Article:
The rise of clothing resale platforms may come at the cost of low-income buyers

After spending hours standing, sifting and sorting through endless racks of garments, there is no better feeling than finding that perfectly worn pair of “vintage” jeans or a faded oversized T-shirt from an iconic band. Especially when working around a budget, that feeling only intensifies when a brief glance at the price tag reveals this thrifted find is only five bucks! Shopping on a budget is essential for many college students who turn to second-hand thrift and consignment stores as a budget-friendly and sustainable alternative to fast-fashion shopping. 

Yet, amid the pandemic, many virtual students (especially those who are immunocompromised) are wary of returning to in-person thrift shopping so soon. The coronavirus is not the only thing keeping buyers from thrifting in person. It often takes at least a few hours to have a successful trip to the thrift store; it takes time to drive there (and park — if one is in Los Angeles), go through all of the clothes, try everything on and get back home. Such a process can make in-person thrifting inaccessible to those with limited free time and mobility. 

Enter virtual thrifting! Online resale platforms such as Depop, thredUP and Poshmark make thrifting much more convenient and accessible to those who aren’t able to frequent the physical storefronts. Additionally, it’s a great option for those who want to shop sustainably, since it does not directly contribute to the fast-fashion industry (notorious for its negative environmental impacts) while also reducing the amount of clothing that ends up in landfills. Oftentimes, if a buyer wants to shop sustainably, they are met with brands like Reformation and Everlane that are extremely expensive and not as inclusive in their sizing options.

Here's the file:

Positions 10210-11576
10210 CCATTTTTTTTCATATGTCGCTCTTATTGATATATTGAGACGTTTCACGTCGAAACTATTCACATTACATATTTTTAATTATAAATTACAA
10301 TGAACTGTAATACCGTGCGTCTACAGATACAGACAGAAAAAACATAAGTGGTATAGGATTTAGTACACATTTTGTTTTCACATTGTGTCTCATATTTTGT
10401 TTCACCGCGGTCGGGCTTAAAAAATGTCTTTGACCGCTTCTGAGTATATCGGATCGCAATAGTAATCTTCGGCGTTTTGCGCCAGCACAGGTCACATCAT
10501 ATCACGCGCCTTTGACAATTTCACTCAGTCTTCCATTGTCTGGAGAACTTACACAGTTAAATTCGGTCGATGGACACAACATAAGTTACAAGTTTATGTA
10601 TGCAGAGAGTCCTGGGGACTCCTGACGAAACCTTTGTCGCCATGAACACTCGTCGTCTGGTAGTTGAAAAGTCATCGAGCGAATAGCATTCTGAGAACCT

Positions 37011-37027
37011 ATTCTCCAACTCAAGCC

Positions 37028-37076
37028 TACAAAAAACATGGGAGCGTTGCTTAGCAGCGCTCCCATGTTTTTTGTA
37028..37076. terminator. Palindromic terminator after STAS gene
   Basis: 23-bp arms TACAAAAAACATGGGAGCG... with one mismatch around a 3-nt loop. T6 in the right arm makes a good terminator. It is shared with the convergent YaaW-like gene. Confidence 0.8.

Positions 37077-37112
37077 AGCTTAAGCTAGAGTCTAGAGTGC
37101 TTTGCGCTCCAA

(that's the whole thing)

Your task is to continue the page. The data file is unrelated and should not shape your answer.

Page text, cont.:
ThredUP has even put out an annual Fashion Resale Report since 2017 that highlights the success of its business model, the growth of the online resale and secondhand industry and, in recent years, the positive impacts of its sustainability efforts.

Unfortunately, these apps are still far from perfect. Critics are worried that the increase in prices at chain thrift stores like Goodwill are due to the rise in popularity of such clothing-resale platforms. Oftentimes, the prices on resale platforms are higher than what one would see at a thrift store but lower than if purchased new. These prices usually account for the seller’s time spent tediously sifting through mass amounts of clothing, setting up their online shop’s presence, the fees that the platforms take from every sale and shipping the physical product to the buyer. 

Even given this fact, though, it is still worrisome to see thrifted items going for exorbitant prices, sometimes even exceeding the $100 mark. While there are still plenty of listed options that are affordable and fairly priced, there is a growing concern that prices will continue to skyrocket on these platforms and price out those who utilize these apps as an affordable and accessible alternative to fast fashion and storefront thrift shopping.  

The current market for sustainable and ethical fashion is yielding prices that are significantly higher than fast fashion alternatives. Coupled with current trends in the thrift and resale market, affordable and sustainable shopping is at great risk of becoming inaccessible to low-income buyers. 

To curb the growth of the fast fashion industry and promote sustainability, it is extremely important to ensure that reselling platforms remain accessible to buyers of all income brackets. Popular resale apps need to protect their low-income buyers and marketing accessibility as much as they do sustainability.

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